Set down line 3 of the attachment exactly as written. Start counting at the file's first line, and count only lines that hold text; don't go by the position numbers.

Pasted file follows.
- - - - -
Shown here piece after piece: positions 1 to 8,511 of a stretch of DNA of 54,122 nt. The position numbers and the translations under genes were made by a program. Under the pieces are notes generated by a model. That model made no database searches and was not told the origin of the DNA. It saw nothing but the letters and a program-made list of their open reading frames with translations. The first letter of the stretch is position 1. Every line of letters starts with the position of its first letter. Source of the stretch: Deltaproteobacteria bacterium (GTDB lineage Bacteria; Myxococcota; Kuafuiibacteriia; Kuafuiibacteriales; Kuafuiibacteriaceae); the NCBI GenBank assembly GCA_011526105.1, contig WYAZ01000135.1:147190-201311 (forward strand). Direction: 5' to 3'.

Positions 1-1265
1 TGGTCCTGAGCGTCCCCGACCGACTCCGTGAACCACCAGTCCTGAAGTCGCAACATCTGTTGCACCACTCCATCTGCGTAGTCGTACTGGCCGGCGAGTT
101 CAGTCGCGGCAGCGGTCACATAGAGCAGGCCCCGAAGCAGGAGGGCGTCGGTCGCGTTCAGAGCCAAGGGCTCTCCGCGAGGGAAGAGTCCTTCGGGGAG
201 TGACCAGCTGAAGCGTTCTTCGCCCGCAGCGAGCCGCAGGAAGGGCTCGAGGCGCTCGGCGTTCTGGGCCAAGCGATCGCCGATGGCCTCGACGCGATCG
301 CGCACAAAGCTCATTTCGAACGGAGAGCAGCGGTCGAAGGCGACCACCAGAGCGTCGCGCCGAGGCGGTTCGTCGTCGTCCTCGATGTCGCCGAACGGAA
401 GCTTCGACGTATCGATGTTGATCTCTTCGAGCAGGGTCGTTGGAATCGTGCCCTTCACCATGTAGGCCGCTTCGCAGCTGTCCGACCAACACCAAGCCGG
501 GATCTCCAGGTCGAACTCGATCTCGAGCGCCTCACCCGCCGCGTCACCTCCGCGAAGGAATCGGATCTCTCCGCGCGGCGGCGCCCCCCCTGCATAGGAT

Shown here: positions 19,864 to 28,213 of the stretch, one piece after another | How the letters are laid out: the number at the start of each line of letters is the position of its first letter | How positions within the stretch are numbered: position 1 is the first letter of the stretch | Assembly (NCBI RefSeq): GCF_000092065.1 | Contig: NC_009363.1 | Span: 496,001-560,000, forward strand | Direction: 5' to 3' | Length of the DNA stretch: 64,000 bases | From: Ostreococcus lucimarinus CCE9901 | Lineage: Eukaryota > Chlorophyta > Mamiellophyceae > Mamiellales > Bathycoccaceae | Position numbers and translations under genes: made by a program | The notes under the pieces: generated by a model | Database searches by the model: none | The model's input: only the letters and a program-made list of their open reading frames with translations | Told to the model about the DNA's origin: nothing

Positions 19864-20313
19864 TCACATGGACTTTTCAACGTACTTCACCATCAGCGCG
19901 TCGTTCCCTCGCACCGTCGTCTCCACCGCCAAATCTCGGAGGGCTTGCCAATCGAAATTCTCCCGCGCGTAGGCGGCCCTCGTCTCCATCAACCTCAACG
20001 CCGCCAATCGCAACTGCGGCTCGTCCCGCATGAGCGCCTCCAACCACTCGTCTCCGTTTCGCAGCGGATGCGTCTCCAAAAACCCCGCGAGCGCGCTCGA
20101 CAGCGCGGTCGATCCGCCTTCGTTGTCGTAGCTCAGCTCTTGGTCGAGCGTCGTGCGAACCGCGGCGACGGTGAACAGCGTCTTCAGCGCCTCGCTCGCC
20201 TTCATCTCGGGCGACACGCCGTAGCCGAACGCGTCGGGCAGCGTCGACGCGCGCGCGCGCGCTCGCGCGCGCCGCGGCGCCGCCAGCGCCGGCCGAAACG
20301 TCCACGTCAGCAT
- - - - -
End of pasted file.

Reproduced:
1 TGGTCCTGAGCGTCCCCGACCGACTCCGTGAACCACCAGTCCTGAAGTCGCAACATCTGTTGCACCACTCCATCTGCGTAGTCGTACTGGCCGGCGAGTT